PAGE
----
Wall Street Journal: Star Wars Game Is Actually An Attack On World Of Warcraft

It's hard to untangle whether it's a media creation or born of the competitive natures of gaming and business, but according to at least one newspaper the war between Activision and Electronic Arts continues to simmer.

"With Star Wars EA is taking aim at Activision's World of Warcraft game," the Wall Street Journal reports. It is the second major strike, the newspaper says, against Activision.

Drawing a battle line between Activision's Call of Duty: Modern Warfare 3 and EA's Battlefield 3, with its "Above and Beyond the Call" marketing, is pretty obvious.

But does Electronic Arts see itself taking on Activision's World of Warcraft with Star Wars: The Old Republic? Sure, on some level that makes sense. Any massively multiplayer game that enters that market can't help but acknowledge the night elf in the room. But drawing a direct connection seems a little much.

In his recent conversations with the Doctors Bioware, our own Evan Narcisse says that they didn't seem to view the game as a direct competitor.

Still, perhaps publisher EA has a different take on the matter. The Wall Street Journal piece says "EA executives said their titles would compete against Activision's twin juggernauts but acknowledged they wouldn't overtake them."

The story goes on to quote EA's head of studios Frank Gibeau saying that half a million subscribers would be approaching profitability and a million would be a good investment.

World of Warcraft, which has had and continues to have tremendous successes, is eventually going to wind down. Blizzard already seems to be preparing for that, but I don't see that game exiting the marketplace any way other than under their own terms.

There's no such thing as a World of Warcraft killer, not until Blizzard decides there is. Trying to take the game on directly is the easiest route to the land of games that quickly, sometimes surprisingly went free-to-play.


    Consider for a moment the Wall Street Journal's target audience: The Suits. Not the 20, 30-something gamers who hold regular jobs, but stockbrokers who drive AMG Mercedes Benzes and M5 BMWs.

    It is fair to say that Bioware themselves probably do not see TOR as a "competitor" to 'that other game', but it is entirely reasonable from a business perpsective to say that TOR is nothing less than EA's competitive foray in to territory that is otherwise dominated by World of Warcraft. So yes, in a strictly business sense, TOR *is* a 'direct attack' on WoW, and as long as John Ricitello and the EA Executive continue to grant Bioware a salary, that will be the expectation of EA's shareholders.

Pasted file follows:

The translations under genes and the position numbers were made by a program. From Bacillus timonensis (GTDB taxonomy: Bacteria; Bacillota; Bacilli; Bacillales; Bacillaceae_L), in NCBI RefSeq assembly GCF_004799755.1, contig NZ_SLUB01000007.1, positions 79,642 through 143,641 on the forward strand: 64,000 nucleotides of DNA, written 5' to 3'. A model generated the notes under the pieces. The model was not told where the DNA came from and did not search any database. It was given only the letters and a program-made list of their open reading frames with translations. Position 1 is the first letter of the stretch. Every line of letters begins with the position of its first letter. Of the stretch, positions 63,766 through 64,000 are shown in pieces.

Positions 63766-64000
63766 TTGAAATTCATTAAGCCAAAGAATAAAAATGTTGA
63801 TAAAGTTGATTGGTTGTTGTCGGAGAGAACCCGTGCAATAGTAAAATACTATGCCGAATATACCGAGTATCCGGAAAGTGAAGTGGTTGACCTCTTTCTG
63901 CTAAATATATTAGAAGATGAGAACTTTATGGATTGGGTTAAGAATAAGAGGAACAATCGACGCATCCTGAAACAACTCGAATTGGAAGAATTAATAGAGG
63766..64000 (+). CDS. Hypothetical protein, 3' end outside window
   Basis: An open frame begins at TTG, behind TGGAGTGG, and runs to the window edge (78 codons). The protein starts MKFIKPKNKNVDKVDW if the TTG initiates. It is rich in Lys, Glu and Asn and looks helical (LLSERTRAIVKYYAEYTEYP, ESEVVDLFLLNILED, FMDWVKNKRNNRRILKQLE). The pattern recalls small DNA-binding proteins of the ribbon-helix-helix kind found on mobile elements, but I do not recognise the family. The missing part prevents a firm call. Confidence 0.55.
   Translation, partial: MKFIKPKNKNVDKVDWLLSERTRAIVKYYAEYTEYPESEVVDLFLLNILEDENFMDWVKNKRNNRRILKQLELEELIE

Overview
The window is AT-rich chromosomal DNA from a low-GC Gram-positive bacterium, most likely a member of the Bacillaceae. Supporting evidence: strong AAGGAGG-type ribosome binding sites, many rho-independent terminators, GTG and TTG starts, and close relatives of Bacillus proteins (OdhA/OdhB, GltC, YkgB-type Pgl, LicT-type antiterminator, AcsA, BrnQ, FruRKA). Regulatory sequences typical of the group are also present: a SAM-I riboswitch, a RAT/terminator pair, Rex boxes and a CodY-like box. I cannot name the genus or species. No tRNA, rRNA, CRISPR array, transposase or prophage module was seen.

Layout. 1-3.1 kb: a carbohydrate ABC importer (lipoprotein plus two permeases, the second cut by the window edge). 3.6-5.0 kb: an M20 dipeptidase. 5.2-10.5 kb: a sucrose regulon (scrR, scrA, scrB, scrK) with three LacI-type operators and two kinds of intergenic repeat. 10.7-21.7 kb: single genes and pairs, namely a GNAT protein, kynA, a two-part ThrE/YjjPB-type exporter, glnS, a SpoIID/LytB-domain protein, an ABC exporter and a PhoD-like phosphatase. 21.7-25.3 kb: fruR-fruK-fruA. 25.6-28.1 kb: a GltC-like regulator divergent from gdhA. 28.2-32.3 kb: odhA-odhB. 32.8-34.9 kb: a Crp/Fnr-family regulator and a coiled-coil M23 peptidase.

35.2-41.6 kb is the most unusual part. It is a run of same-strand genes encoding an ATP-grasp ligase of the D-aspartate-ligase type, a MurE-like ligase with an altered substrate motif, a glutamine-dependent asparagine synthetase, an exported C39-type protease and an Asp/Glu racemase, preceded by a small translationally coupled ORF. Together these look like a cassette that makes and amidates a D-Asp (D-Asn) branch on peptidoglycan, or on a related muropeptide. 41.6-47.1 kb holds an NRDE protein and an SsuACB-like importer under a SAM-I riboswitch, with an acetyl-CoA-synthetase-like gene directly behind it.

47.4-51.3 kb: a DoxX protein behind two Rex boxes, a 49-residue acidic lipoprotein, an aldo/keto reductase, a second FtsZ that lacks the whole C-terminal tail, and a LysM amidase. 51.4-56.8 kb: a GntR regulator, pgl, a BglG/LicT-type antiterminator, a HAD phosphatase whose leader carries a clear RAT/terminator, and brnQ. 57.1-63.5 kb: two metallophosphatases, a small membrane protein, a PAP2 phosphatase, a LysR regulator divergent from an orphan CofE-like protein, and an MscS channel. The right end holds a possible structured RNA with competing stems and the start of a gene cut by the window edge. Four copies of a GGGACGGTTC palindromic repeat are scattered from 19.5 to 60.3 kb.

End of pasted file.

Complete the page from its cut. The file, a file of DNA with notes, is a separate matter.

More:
My opinion is that this article is too focused on the developer and the end user, and largely the reality that somewhere in the world, there is a room full of stockbrokers and EA executives that fully expect this game to be taking a calculable chunk of Activision's market.


      And honestly, why shouldn't it be allowed to take a chunk of Activision's market? It's called competition folks, and retail competition is protected at least in Australia.

    The "WSJ" needs to stop using "quotation marks" around every "proper noun". It's quite "disturbing" to the "flow" of my "reading".

      I like how you "used" the quotation marks on all of your "proper nouns". I had very hard time "reading" your "comment" here.
      +1 for "originality"

        Well actually, the only "proper noun" I used it on was "WSJ". The rest are "common nouns".
        According to the "Internet", it was "Clive Barker" who said there was no "originality" left in the world. But I'm sure some Greek "philosopher" said it long before him.

    While yes, they are two MMORPGs, this thing has a wiff of lazy journalism and a bit of a beat-up story.
    They are two different games. WoW is very much a traditional MMO while TOR focuses on the singleplayer experience, moral choices and is much more story driven.
    If it had a simultaneous AU release, I may have even been drawn back into MMOs.

    Agreed with Lone Wolf.

    I'm an economist and also a gamer. WoW and TOR aren't necessarily direct competitors at all. Sure, same genre, but the games themselves are very different.

    "Japanese" and "French" are both kinds of food, but that doesn't mean a Japanese restaurant and a French restaurant are direct competitors. They offer different things.

    Ditto WoW and TOR. Very different products even if you can fit them into the same category at a high enough level of abstraction.

    Not only are they EXTREMELY imperfect substitutes, but there are probably many people that own both, or those that have no interest in one but heavy interest in the other.

    That's a cool image... now I really want to play KoToR again. I just realized I've played KoToR at least 5 times through to the end. Nuts.

    except they are competing, because mmo's take up most of peoples time, so they will usually end up closing one of the accounts after a few months for whichever they decide to stay with.

    unless they are stupid like me and have been paying for wow for the last 6 months and haven't logged in, in all that time :S

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